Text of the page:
John Kenneth Galbraith
The Job Guarantee and the MMT Core: Part Thirteen, John Carney Is Full of Talking Points and That's Polite
In a piece called “More Questions About the Job Guarantee,” John Carney provides some links to the continuing debate on the Job Guarantee (JG). All the links are to posts critical of the JG idea except a link to one of my four posts critical of Carney's earlier work and supportive of the JG. Read more about The Job Guarantee and the MMT Core: Part Thirteen, John Carney Is Full of Talking Points and That's Polite
A little time out from my critiques of the various posts contending that the MMT Job Guarantee (JG) proposal is not the core of MMT as an approach. Read more about The Job Guarantee and the MMT Core: Part Eight, The JG Rate
One commenter at FireDogLake says:
”. . . we should be exceptionally careful not to jeopardize the hard-fought for benefits (like S.S.) by risking devaluation of the dollar. That would be truly tragic.”
and another at New Economic Perspectives says about Modern Monetary Theory (MMT) and inflation: Read more about Worrying About Demand-Pull Inflation Is A Distraction
In the big budget fight going on right now in Congress, the Tea Party conservatives rightly point out that $61 Billion in spending cuts is just a drop in the bucket compared to the $1.6 Trillion predicted deficit, and they react with a great deal of moral fervor to the suggestion that they ought to compromise on $33 Billion in cuts in order to avoid shutting down the Government. That moral fervor sounds perfectly reasonable to me as long as one agrees that Government spending causes inflation, that we now have a huge deficit, debt problem in the United States that we must solve, or face national insolvency in the not too distant future, and also if the people afire with moral fervor would also apply that to the issue of the wealthy paying their fair share of taxes. Read more about Neo-Liberalism Can't Beat the Tea Party: But MMT Can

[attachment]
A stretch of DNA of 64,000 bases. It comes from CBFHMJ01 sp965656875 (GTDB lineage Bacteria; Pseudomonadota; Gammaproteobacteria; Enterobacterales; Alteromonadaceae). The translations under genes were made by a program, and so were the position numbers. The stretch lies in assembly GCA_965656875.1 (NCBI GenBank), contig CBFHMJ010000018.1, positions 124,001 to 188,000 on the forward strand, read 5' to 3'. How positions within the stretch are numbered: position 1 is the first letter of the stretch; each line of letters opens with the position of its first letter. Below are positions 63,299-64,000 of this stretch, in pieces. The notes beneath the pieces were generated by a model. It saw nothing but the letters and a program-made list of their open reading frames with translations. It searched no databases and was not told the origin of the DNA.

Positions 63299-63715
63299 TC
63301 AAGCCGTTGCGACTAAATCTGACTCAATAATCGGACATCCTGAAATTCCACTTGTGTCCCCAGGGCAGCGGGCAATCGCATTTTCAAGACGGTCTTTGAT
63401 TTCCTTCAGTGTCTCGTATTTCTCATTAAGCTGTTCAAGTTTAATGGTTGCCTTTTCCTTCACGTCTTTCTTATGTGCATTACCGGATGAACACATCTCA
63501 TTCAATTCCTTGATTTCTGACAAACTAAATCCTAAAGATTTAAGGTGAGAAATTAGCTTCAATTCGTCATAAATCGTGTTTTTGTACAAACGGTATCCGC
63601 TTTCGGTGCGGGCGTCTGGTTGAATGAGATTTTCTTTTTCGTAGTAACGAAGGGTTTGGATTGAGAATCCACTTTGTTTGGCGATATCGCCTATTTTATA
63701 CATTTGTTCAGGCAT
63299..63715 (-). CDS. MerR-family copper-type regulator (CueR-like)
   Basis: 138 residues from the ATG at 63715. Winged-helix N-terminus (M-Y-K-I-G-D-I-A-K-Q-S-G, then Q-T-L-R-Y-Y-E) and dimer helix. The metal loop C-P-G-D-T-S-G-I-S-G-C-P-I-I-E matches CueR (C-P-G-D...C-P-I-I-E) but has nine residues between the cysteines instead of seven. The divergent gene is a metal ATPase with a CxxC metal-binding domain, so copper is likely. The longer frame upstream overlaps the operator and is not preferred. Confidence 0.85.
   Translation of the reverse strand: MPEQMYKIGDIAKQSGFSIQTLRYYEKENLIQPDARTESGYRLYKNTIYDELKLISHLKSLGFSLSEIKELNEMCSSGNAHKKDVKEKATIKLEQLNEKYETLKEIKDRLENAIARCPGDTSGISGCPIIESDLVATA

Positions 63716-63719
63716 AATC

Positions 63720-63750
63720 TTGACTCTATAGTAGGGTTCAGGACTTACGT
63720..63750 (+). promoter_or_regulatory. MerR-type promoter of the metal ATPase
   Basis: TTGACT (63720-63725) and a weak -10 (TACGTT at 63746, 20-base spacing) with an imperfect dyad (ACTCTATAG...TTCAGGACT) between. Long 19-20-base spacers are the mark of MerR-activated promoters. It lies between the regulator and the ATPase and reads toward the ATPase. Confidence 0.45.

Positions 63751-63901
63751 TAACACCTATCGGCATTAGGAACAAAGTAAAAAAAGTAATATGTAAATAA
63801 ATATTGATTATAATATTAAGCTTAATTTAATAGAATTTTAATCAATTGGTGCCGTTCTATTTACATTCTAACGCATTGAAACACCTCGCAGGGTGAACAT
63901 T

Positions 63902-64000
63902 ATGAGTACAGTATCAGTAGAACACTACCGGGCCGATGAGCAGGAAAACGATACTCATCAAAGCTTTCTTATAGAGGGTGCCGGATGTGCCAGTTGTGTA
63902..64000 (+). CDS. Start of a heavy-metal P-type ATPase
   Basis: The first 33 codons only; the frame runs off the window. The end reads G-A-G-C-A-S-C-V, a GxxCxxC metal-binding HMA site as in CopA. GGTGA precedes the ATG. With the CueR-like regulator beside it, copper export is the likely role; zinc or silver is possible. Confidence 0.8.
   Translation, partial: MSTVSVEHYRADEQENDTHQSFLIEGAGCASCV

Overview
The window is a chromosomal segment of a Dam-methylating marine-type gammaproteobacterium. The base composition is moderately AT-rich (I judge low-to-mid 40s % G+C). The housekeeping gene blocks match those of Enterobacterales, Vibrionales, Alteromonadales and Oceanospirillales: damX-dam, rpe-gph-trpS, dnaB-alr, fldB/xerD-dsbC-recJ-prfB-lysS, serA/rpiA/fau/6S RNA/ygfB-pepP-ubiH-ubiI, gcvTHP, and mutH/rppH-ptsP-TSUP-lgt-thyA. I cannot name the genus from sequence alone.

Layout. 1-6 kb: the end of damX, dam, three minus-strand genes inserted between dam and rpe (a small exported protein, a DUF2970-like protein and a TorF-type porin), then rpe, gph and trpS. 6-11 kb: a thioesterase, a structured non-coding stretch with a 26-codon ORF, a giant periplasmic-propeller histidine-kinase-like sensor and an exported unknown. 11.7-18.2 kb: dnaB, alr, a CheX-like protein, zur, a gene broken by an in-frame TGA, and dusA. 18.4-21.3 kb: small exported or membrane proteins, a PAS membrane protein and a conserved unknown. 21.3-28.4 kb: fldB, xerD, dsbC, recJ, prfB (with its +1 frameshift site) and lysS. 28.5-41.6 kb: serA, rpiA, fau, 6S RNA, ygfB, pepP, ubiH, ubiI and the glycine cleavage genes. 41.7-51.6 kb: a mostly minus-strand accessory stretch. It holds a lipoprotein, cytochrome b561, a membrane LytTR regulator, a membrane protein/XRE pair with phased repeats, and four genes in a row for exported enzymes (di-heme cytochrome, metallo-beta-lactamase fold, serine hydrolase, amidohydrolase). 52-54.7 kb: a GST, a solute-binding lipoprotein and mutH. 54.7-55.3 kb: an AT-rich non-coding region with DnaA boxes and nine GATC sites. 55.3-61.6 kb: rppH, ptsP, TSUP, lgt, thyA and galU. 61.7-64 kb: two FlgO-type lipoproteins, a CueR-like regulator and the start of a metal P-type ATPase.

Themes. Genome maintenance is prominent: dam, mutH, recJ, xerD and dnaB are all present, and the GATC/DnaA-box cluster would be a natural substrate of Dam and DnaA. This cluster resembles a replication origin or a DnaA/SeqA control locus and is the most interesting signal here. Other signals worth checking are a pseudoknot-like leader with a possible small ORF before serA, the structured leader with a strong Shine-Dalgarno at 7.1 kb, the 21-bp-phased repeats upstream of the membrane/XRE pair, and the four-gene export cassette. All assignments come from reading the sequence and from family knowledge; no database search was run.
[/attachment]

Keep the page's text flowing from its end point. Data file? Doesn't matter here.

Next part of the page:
After the scorching he received in many of the comments on his printing press post Paul Krugman decided to dig his MMT blogging hole even deeper.
“. . . I think one way to clarify my difference with, say, Jamie Galbraith is this: imagine that at some future date, say in 2017, we’re more or less at full employment and have a federal deficit equal to 6 percent of GDP. Does it matter whether the United States can still sell bonds on international markets?
The Modern Monetary Theory (MMT) approach to economics must be starting to make some waves, because today, Paul Krugman, followed his earlier attack on it and his debate with Jamie Galbraith and others last summer, with another swing at MMT. The debate last summer was an extensive one at Paul's blog site at the New York Times, and, in addition, there were a number of posts at other sites replying to Paul. The debate was a classic in the developing conflict of views between the “deficit doves” (represented by Paul) and the “deficit owls” (represented by Jamie Galbraith and other MMT writers).
Given the earlier debate, you'd expect that Paul's second try at MMT would reflect a bit of learning on his part, and also a characterization of the views of MMT practitioners that is a little more fair than he provided in his first attempt. This post will analyze Paul's new attack and assess how much he's learned. But first, I'll review the earlier debate. Read more about Paul Takes Another Swipe at MMT
Today, Yves Smith had a good piece at Naked Capitalism entitled: “Wall Street Co-opting Nominally Liberal Think Tanks; Banks Lobbying to become New GSEs.” The main point of the article was to point out that the Center for American Progress (CAP), a supposedly “liberal” Washington “think tank,” was proposing a housing finance reform plan that was a Read more about Quit Slandering “Liberalism”
Warren Mosler has an important forthcoming book called The Seven Deadly Innocent Frauds, which is, fortunately, available right now in a pre-publication version for reading and commenting from Warren's site. Read more about Jamie Galbaith's “Foreword” To Modern Money: A Commentary